But I don't think hormones can explain all of my funk. The new job responsibilities aren't turning out quite as advertised (although things are going about as I expected they would, so I do wonder why I'm feeling put out by the fact that they aren't going as my boss said they would). I'm spending far more time on administrivia than I'd like, and I have yet to find a way to get that under control.
I'm having a hard time keeping up with things at home, too. My to do list is woefully out of date, which is never a good sign. I can handle a to do list that is so long that it is laughable, but it makes me positively twitchy to have things that need to get done that aren't written down. Yes, I know this is weird, and I know that the solution (i.e., to write them down) is well within my capabilities. But yet, here I sit, with a mental list that has more items than my physical one.
And then then there are the things I need to fit back in to my life in order to be happy- some more exercise, time to actually make progress on my to do list, time to tackle some of the non-work projects that pass for hobbies.
In short, things are just not working. In my industry, when the organization isn't getting things done or is showing signs of dysfunction, senior management often decides to reorganize. A reorg is sometimes painful, but if done well, it can really breathe new life into an organization. (If done poorly, it just saps the will to live from the organization, but let's not go there....) Yesterday it hit me: I need to reorg my life!
How lucky that Laura Vanderkam contacted me after reading some of my comments on The Mama Bee (and a post or two here, I think) and offered to send me a copy of her new book, 168 Hours: You Have More Time Than You Think. I accepted her offer, and last week, the book arrived in my mailbox. It is a well written book, full of interesting observations about how busy we are (or aren't) and ideas about how to make more time for the things that really matter to you. I encourage anyone who wonders how some people manage to have high power careers while working a 40-50 hour work week to check this book out. It might answer the question for you.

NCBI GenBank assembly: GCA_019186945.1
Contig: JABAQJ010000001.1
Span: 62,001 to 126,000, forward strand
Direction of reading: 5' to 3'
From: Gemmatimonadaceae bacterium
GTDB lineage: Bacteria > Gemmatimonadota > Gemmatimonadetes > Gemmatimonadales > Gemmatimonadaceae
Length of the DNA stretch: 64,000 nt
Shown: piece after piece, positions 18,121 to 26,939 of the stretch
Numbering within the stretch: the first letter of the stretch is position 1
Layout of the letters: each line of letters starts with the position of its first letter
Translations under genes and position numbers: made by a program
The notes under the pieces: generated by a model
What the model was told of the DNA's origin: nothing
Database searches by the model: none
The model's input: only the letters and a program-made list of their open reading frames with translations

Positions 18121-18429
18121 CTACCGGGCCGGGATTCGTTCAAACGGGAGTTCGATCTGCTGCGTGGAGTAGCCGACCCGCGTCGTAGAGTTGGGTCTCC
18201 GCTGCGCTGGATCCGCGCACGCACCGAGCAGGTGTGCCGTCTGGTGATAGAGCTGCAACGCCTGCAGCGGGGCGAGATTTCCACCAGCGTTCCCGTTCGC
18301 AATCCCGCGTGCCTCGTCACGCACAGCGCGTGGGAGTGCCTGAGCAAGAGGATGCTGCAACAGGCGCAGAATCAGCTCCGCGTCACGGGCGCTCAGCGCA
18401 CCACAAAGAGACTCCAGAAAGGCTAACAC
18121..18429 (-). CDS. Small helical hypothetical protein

It feels like a bit of cosmic karma that this book arrived in my life at this exact time, because I normally feel like I have things fairly well sorted out in the "work-life balance" department. I would have read the book, and maybe even written a review here. But right now, things are out of whack, and the book has actually given me some insights into why and ideas about how I might try to fix things. So I've decided to do something I almost never do- I'm going to do the exercises the book suggests. OK, maybe I'll only do some of them. But I've also decided to post about them as I do them, because I figure that will keep me honest. Feel free to play along in the comments (or in posts on your own blogs)- I think it would be interesting to see other people's answers to these exercises. (But if you're really intrigued by this subject, I encourage you to get your hands on a copy of the book, because there is far more in it than I'm going to summarize here- and I probably will skip some exercises, because I'm lazy that way.)
The first exercise is to keep a time diary. This is essentially a spreadsheet tracking how you spend your time in every hour of every day. I'm going to keep mine for a week, because I actually already have a pretty good idea of what I spend my time on (one of the reasons why this book might not have had as much of an impact on me if it had arrived at a different time in my life). I think this exercise will give me some more details, though. The book suggests that you just write down what you did and then go back and put things into categories later. I'm going to skip ahead a bit, and track my time by categories right now, because I already know what categories most of my time will fall into. I'll have an "other" category for surprises!
So instead of one spreadsheet per week as the book suggests, I'm going to have one spreadsheet per day with the time increments going down the rows, and my categories going across the columns. Here are the categories I'll use:
- Sleep (which will include time I'm up in the middle of the night nursing Petunia, etc.)
- Child care (feeding, dressing, bathing, etc)
- Playing/reading with kids
- Food chores
- Housecleaning chores
- Organizational chores
- Personal care (i.e., getting ready for work, getting ready for bed)
- Work - IT
- Work - Informatics
- Work - Project Management
- Work - Other
- Breaks at work
- Internet, blogging, etc
- Time with Hubby
- Time with friends/family
Updated to add: I published the timetracking spreadsheet I'll be using, in case anyone wants to copy the format. I have to say, Google docs is pretty awesome.... I'll be able to edit this spreadsheet from home or work, so I won't have to spend any time transferring data around.